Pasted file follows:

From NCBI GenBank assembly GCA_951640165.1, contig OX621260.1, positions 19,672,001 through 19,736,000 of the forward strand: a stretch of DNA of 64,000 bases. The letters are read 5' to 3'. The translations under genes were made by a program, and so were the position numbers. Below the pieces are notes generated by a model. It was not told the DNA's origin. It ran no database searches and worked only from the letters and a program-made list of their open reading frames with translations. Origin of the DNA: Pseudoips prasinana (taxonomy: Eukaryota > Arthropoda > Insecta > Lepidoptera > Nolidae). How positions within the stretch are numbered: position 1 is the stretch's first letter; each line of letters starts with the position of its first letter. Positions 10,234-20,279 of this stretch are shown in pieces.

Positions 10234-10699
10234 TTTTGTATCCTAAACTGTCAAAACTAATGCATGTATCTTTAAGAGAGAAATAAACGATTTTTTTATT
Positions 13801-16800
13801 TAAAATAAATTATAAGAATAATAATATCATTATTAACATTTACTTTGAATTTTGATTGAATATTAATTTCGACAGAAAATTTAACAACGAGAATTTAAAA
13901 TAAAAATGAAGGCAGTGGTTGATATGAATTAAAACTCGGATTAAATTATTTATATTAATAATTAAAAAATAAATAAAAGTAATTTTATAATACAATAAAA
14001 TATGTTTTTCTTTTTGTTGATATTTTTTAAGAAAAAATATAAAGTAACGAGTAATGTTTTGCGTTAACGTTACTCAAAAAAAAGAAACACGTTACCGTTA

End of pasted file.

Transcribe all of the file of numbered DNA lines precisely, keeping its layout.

From NCBI GenBank assembly GCA_951640165.1, contig OX621260.1, positions 19,672,001 through 19,736,000 of the forward strand: a stretch of DNA of 64,000 bases. The letters are read 5' to 3'. The translations under genes were made by a program, and so were the position numbers. Below the pieces are notes generated by a model. It was not told the DNA's origin. It ran no database searches and worked only from the letters and a program-made list of their open reading frames with translations. Origin of the DNA: Pseudoips prasinana (taxonomy: Eukaryota > Arthropoda > Insecta > Lepidoptera > Nolidae). How positions within the stretch are numbered: position 1 is the stretch's first letter; each line of letters starts with the position of its first letter. Positions 10,234-20,279 of this stretch are shown in pieces.

Positions 10234-10699
10234 TTTTGTATCCTAAACTGTCAAAACTAATGCATGTATCTTTAAGAGAGAAATAAACGATTTTTTTATT
Positions 13801-16800
13801 TAAAATAAATTATAAGAATAATAATATCATTATTAACATTTACTTTGAATTTTGATTGAATATTAATTTCGACAGAAAATTTAACAACGAGAATTTAAAA
13901 TAAAAATGAAGGCAGTGGTTGATATGAATTAAAACTCGGATTAAATTATTTATATTAATAATTAAAAAATAAATAAAAGTAATTTTATAATACAATAAAA
14001 TATGTTTTTCTTTTTGTTGATATTTTTTAAGAAAAAATATAAAGTAACGAGTAATGTTTTGCGTTAACGTTACTCAAAAAAAAGAAACACGTTACCGTTA